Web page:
Tigers Fans: Before You Complian...Remember The Past

Scott WagnerContributor ISeptember 23, 2009

BOSTON - AUGUST 13:  Starting Pitcher Justin Verlander #35 of the Detroit Tigers delivers a pitch in the first inning during the game against the Boston Red Soxat Fenway Park on August 13, 2009 in Boston, Massachusetts. (Photo by Elsa/Getty Images)

During the near record-breaking 2003 Tigers season, I was fascinated how a team with such tradition and history could simply be so bad (any questions I was left with were answered by the 0-16 Lions).

I wondered what it would be like to live in a city with a winning baseball team. A whole season of meaningful games? Simply mind blowing.

Six years, dozens of rosters changes, and one world series appearance later, the Tigers are in contention for their first Central Division Title. Let us not forget the Randy Smith era and the multiple 100-loss seasons when we complain about the division lead slipping away or the anaemic offense.

Four short years ago, the city of Detroit would have killed for a winning baseball team.  Year in and year out, the Tigers would be essentially out of playoff contention before the Red Wings were out of the playoffs.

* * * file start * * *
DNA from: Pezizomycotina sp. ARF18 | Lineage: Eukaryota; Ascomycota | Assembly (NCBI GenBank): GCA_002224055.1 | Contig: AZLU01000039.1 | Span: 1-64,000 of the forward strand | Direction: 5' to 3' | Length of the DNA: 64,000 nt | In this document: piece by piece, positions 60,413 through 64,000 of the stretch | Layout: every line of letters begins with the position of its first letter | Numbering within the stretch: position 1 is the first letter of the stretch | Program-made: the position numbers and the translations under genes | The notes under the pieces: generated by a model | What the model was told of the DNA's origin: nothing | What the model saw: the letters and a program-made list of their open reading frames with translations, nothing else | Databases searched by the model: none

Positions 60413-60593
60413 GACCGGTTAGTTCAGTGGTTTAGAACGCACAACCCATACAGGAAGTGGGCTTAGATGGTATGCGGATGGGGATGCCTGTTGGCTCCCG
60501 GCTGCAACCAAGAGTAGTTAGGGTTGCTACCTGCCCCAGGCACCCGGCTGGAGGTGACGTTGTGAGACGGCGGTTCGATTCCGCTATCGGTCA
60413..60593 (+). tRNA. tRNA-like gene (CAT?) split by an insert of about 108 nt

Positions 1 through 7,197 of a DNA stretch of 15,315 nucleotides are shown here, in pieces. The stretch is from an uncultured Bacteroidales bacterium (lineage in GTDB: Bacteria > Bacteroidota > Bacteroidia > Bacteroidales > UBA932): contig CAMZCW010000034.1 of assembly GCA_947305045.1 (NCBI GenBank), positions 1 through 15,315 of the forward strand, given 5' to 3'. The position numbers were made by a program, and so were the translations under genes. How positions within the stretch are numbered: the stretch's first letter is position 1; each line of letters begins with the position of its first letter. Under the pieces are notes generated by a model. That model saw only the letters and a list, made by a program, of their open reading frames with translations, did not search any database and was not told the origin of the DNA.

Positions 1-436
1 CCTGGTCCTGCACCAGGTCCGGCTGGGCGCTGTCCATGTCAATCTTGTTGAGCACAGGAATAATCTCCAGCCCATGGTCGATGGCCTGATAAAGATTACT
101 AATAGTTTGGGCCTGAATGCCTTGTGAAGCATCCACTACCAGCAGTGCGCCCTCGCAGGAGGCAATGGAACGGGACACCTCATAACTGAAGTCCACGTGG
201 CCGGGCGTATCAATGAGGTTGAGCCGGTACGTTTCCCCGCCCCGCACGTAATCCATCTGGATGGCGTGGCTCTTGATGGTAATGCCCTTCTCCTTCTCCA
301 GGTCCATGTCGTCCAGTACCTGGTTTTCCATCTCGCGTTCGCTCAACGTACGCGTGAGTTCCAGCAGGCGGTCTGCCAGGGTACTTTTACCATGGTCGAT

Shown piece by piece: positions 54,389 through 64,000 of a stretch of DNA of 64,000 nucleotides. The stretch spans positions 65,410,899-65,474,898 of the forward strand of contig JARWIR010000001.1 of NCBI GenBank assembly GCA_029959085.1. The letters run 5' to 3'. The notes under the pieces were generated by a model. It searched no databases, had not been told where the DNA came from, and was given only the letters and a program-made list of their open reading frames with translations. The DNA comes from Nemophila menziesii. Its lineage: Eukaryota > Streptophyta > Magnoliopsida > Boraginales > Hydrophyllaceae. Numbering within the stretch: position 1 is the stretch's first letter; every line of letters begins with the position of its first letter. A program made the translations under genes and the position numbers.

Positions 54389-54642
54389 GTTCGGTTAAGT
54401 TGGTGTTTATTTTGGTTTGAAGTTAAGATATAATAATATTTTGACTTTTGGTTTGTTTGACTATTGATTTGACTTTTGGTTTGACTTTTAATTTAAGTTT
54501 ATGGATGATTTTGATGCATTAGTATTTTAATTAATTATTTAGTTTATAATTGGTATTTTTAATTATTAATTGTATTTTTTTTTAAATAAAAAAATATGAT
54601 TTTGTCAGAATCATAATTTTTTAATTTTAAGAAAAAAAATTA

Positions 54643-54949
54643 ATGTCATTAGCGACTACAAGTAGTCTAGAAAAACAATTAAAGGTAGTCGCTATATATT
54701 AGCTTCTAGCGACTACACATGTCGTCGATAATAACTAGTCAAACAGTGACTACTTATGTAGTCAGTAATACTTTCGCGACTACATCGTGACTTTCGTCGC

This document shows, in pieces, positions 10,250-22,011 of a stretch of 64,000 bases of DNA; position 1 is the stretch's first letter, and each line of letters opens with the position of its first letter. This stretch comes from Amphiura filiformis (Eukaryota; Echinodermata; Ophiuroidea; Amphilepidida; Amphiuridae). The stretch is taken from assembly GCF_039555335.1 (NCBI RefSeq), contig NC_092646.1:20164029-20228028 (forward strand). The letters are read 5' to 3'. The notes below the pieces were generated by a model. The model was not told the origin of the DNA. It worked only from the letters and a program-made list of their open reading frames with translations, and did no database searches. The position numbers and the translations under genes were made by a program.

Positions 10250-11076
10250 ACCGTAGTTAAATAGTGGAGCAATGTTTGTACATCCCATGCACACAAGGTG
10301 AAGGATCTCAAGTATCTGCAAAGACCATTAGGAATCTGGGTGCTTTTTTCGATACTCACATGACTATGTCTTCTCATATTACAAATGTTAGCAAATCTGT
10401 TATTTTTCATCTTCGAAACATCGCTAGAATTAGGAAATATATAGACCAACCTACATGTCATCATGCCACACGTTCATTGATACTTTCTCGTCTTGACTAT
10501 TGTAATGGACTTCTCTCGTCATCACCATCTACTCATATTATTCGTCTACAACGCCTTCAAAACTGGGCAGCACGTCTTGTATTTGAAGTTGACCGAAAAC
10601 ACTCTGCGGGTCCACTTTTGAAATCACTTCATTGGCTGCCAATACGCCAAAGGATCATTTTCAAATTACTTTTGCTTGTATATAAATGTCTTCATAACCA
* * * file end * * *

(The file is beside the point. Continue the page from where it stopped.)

By Independence Day, the Tigers had often become an afterthought as most local fans counted down the days until Michigan and Michigan State started fall practice. 

Today, as I write, the Tigers magic number to clinch the central is 10. Read that again: they have a magic number...and its (slowly) getting smaller. Will they win? Maybe, and after that, it's all gravy. 

This team has serious flaws. Curtis Granderson can't hit lefties. Marcus Thames can't hit. Several position players have had batting averages tens of points lower than their career averages. There is no starting pitching depth, especially if Edwin Jackson keeps tipping pitches. 

Should they make the playoffs, they will draw the Yankees. But it doesn't matter who they get to play...they will have made the playoffs, in the hardest professional league in which to make the playoffs.

Baseball also has the shortest playoff, meaning that a rotation of Verlander, Jackson, Procello and Robertson (?) can beat any team, in any stadium.

Wait until after the season to criticise the team for its lack of offense and pitching inconsistency. Right now, the Tigers are in the thick of a pennant race.

It's September baseball in a city that has been deprived of it for so long. The games are exciting, and it's an opportunity to make an investment in the Tigers. Cherish it. It doesn't happen often.